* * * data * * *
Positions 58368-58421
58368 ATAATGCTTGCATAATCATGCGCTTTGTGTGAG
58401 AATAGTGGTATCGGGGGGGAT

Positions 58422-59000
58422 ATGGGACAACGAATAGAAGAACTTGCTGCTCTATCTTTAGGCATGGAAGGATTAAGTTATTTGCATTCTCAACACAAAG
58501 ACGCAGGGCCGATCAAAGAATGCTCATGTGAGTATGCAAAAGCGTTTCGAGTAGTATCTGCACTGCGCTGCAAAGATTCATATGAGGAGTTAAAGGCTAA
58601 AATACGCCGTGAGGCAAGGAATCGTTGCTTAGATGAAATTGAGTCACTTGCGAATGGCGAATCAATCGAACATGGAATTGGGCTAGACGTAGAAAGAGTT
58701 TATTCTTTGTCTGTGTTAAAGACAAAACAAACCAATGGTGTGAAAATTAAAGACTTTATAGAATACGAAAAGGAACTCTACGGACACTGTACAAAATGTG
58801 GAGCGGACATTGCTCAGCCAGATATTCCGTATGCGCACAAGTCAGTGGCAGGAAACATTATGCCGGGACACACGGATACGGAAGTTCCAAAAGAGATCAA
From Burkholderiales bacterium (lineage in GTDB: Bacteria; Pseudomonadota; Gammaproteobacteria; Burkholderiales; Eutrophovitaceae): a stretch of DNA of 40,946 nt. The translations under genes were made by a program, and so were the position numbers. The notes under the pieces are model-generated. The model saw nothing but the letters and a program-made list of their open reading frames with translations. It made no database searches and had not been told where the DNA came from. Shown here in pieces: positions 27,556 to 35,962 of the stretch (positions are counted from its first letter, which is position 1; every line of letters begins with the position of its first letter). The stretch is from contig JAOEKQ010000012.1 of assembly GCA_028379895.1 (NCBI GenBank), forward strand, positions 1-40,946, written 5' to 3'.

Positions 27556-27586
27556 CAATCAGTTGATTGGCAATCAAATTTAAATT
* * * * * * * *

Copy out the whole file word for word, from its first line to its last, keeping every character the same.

Positions 58368-58421
58368 ATAATGCTTGCATAATCATGCGCTTTGTGTGAG
58401 AATAGTGGTATCGGGGGGGAT

Positions 58422-59000
58422 ATGGGACAACGAATAGAAGAACTTGCTGCTCTATCTTTAGGCATGGAAGGATTAAGTTATTTGCATTCTCAACACAAAG
58501 ACGCAGGGCCGATCAAAGAATGCTCATGTGAGTATGCAAAAGCGTTTCGAGTAGTATCTGCACTGCGCTGCAAAGATTCATATGAGGAGTTAAAGGCTAA
58601 AATACGCCGTGAGGCAAGGAATCGTTGCTTAGATGAAATTGAGTCACTTGCGAATGGCGAATCAATCGAACATGGAATTGGGCTAGACGTAGAAAGAGTT
58701 TATTCTTTGTCTGTGTTAAAGACAAAACAAACCAATGGTGTGAAAATTAAAGACTTTATAGAATACGAAAAGGAACTCTACGGACACTGTACAAAATGTG
58801 GAGCGGACATTGCTCAGCCAGATATTCCGTATGCGCACAAGTCAGTGGCAGGAAACATTATGCCGGGACACACGGATACGGAAGTTCCAAAAGAGATCAA
From Burkholderiales bacterium (lineage in GTDB: Bacteria; Pseudomonadota; Gammaproteobacteria; Burkholderiales; Eutrophovitaceae): a stretch of DNA of 40,946 nt. The translations under genes were made by a program, and so were the position numbers. The notes under the pieces are model-generated. The model saw nothing but the letters and a program-made list of their open reading frames with translations. It made no database searches and had not been told where the DNA came from. Shown here in pieces: positions 27,556 to 35,962 of the stretch (positions are counted from its first letter, which is position 1; every line of letters begins with the position of its first letter). The stretch is from contig JAOEKQ010000012.1 of assembly GCA_028379895.1 (NCBI GenBank), forward strand, positions 1-40,946, written 5' to 3'.

Positions 27556-27586
27556 CAATCAGTTGATTGGCAATCAAATTTAAATT